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05-15-03: Rocket hobby under scrutiny

Homeland Security Act targets rocket engines

The Daily Standard
    The worldwide fight against terrorism and the increasing focus on homeland security has rippled all the way into local hobby shops.
    Model rocket engines fueled by a small amount of a powerful explosive have fallen under the scrutiny of new homeland security regulations. As a result, hobby shop owners and other retailers who sell the engines will have to get a federal permit to sell the largest of the rocket engines. Most smaller engines could still be sold without a dealer permit.
    "I don't like to see us lose personal liberties, but I don't have a problem regulating the larger ones," said Larry Kramer, owner of St. Marys Hobby Center & Trading Co., 111 W. Spring St. "They're just trying to control it better. It does not affect the small hobbyist."
    But Kramer and his employees won't be going through the fingerprinting and background checks that would be required to deal in engines containing more than 62.5 grams of solid propellant. That is because Kramer stopped selling the larger engines years ago, for a couple of different reasons.
    Demand for large engines - capable of putting a rocket 5,000-10,000 feet in the air - is low, Kramer said. On top of that, shipping surcharges on the material coupled with buying small quantities of engines made it an easy financial decision to take the big engines off the shelves, Kramer said.
    "It just wasn't cost-effective," he said, noting that the store now sells engines no larger than "D" - the biggest the U.S. Postal Service will ship.
    The engines are cardboard, covered cylinders of solid propellant - usually the chemical ammonium perchlorate. They are about 1-inch in diameter and three or four inches long.
    Randy Myers, owner of Three R Hobby, 118 Fayette St., Celina, said he would like to develop a market for larger rocket engines and has a personal interest in them, too. But Myers said he is not sure if he would submit to the government's permitting process.
    "It depends on what all it entails," Myers said, adding that neither the government nor his regular engine supplier has contacted him about the new regulations.
    Getting the larger engines is not easy, Myers said. With shipping and production obstacles, their availability has all but dried up in a post-Sept. 11 world, he said. United Parcel Service and Burlington National Santa Fe Railway already have halted all shipments of the larger engines to protect their employees from possible federal background checks.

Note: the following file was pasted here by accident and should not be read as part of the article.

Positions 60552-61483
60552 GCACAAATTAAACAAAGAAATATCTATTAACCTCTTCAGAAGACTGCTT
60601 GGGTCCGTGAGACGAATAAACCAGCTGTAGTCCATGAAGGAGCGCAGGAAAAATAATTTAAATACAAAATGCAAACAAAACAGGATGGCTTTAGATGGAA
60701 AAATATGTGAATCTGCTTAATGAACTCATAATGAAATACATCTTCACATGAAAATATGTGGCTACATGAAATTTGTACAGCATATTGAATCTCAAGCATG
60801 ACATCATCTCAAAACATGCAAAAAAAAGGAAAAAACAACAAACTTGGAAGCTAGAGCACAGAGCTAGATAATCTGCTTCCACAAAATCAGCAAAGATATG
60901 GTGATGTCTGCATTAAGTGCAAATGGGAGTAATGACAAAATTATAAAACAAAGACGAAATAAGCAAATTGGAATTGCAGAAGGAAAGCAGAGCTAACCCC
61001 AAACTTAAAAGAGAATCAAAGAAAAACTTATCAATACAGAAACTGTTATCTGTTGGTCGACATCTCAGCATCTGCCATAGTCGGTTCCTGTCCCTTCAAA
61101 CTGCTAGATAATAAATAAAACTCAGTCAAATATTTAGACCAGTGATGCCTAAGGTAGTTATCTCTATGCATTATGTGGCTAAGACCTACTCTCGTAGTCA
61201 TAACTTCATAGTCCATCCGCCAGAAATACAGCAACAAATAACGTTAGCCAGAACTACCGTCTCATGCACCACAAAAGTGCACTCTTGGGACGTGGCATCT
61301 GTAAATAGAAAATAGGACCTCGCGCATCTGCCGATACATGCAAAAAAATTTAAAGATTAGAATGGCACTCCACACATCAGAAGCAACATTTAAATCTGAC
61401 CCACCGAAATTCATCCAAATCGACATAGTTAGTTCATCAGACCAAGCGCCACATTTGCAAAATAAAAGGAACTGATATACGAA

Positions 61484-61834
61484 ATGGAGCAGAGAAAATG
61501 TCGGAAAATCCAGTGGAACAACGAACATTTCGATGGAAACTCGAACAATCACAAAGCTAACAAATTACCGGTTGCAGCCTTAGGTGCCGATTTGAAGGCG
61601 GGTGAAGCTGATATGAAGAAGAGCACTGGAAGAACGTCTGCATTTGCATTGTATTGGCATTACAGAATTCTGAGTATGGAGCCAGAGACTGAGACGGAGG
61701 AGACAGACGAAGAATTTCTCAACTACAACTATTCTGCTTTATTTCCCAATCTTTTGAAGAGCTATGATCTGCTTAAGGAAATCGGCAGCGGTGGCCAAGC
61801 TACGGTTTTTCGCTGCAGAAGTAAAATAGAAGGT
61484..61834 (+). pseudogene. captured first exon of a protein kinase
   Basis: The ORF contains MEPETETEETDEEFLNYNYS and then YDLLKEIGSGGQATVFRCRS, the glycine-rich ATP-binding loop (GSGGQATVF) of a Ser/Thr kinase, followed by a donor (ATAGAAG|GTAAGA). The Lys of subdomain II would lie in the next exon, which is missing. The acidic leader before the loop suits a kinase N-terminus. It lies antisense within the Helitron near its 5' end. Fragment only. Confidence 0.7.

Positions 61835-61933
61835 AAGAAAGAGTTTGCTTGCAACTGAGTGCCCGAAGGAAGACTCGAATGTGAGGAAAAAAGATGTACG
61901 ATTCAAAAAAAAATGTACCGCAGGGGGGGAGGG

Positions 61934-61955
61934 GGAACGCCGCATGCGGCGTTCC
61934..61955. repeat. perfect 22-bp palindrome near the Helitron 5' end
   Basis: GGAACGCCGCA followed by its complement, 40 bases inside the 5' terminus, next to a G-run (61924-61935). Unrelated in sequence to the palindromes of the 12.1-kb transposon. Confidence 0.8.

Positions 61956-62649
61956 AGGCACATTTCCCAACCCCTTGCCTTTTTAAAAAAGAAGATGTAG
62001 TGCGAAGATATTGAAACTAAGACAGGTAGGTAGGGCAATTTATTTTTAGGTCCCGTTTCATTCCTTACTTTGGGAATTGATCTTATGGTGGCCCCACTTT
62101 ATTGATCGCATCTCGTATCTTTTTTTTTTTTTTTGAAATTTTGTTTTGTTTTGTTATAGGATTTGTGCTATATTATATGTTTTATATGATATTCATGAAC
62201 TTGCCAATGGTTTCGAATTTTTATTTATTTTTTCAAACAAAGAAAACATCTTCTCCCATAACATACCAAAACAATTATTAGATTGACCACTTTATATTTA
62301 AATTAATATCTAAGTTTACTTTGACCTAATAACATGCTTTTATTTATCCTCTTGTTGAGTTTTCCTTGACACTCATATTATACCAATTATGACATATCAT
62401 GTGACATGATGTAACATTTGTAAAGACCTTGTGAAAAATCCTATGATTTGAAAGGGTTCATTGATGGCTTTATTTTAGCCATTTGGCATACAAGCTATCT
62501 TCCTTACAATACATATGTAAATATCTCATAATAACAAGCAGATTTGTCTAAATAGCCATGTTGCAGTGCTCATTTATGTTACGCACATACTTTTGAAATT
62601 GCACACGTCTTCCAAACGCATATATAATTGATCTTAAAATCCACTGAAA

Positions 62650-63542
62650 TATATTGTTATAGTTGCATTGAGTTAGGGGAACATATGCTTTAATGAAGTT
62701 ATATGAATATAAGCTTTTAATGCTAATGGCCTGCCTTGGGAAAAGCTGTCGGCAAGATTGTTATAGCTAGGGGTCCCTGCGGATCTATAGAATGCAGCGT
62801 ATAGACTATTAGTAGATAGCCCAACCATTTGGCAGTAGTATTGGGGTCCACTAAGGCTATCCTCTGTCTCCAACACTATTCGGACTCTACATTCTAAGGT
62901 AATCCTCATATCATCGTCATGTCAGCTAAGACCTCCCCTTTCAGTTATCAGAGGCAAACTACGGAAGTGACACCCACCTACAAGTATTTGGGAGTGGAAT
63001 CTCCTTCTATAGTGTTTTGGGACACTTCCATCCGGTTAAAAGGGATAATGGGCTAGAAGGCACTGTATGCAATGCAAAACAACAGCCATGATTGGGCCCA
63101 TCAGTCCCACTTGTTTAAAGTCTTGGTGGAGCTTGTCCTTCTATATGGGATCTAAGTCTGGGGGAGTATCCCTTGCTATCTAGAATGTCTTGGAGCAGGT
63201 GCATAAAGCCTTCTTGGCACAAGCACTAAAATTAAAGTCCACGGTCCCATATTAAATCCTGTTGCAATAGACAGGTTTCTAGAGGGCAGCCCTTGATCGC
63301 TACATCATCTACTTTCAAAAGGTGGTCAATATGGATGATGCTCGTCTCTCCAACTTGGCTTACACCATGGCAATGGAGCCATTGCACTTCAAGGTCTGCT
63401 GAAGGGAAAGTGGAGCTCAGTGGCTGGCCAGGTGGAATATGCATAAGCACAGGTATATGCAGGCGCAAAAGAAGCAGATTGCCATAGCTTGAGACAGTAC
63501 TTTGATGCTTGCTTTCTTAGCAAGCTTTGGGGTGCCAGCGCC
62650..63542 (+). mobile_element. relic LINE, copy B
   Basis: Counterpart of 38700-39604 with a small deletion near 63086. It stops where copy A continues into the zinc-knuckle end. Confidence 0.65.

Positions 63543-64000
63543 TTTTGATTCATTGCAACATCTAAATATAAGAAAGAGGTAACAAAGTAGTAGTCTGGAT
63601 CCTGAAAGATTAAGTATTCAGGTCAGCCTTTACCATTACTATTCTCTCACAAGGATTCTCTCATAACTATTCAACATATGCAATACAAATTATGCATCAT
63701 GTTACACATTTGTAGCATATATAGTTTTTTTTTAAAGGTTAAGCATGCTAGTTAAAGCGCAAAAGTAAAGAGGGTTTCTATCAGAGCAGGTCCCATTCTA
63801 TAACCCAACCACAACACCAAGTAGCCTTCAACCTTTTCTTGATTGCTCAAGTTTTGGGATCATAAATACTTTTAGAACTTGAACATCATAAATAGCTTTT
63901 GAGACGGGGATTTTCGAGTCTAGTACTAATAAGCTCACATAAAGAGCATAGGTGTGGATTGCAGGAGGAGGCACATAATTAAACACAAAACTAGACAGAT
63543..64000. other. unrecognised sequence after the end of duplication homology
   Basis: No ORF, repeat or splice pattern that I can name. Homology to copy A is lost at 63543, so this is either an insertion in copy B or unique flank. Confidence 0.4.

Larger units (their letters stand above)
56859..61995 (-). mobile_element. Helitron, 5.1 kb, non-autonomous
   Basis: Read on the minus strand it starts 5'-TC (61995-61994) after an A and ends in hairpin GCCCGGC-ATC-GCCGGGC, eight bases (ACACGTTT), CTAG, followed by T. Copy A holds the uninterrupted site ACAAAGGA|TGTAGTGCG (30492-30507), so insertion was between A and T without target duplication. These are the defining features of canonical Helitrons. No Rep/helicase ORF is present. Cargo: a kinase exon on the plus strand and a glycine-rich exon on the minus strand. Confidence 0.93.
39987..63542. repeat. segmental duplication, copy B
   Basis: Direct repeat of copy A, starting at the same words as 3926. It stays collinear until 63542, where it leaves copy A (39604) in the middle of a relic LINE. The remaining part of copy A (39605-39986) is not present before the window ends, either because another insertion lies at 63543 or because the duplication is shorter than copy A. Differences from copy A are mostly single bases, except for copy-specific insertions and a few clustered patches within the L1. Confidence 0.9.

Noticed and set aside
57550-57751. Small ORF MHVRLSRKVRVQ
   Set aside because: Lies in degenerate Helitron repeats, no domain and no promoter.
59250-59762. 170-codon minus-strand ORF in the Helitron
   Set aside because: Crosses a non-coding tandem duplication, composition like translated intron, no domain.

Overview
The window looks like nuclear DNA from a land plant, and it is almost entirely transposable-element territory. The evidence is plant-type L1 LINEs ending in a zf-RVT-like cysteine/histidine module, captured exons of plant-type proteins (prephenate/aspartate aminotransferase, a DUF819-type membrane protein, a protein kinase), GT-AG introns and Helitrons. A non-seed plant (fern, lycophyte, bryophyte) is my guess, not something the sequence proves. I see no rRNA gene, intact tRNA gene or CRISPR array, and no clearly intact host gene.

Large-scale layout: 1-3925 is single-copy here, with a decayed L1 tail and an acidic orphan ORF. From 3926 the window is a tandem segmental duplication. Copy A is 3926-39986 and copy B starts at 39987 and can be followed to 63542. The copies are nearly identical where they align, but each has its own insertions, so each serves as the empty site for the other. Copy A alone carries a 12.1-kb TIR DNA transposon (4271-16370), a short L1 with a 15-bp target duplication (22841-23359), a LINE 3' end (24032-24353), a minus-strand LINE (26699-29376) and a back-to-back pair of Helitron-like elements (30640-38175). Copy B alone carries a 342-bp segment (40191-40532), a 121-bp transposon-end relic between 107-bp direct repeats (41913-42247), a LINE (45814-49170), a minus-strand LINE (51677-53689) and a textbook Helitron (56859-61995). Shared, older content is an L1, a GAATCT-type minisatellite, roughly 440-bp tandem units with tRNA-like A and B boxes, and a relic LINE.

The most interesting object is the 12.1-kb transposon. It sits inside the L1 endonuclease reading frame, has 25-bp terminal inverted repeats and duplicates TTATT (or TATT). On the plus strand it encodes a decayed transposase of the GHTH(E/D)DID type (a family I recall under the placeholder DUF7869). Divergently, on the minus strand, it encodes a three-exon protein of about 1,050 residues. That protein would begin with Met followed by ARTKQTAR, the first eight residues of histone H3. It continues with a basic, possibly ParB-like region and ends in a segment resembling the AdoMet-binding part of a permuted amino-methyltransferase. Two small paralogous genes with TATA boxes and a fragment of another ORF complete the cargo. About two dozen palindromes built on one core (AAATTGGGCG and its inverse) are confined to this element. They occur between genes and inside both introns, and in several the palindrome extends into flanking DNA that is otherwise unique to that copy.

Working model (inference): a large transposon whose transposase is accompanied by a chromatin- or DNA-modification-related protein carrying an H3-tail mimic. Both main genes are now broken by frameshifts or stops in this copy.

Following the terrorist attacks, there were rumors that model rockets would be pulled from store shelves altogether, but that has not happened, Myers said.
    It is clear the government has taken aim at materials used within the hobby that could be used to foment terror. The regulations on the solid rocket propellant are part of the Homeland Security Act. The federal Bureau of Alcohol, Tobacco, Firearms & Explosives (ATFE) has been given charge of writing the permitting regulations and enforcing the program aimed at tracking rocket fuel and other potentially dangerous chemicals.
    Local hobby retailers agreed that a determined terrorist could turn a model rocket - or just about anything else - into a weapon.
    "Some of these larger rockets can carry a significant payload. I can see the threat," Kramer said.
    But Paul Yarnold, a Northwestern University professor and long-time amateur rocketeer, told the Chicago Tribune for a story last week that that threat of a rocket striking a target is slim.
    "To hit a a target like an airplane using a model rocket that is not guided is completely unrealistic," he said in that May 11 article.
    The bigger threat, Yarnold said, is someone stockpiling the engines to combine the fuel for one giant blast. Because of that possibility, the ATFE plans to limit sales, even to retail permit holders.


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The Standard Printing Company
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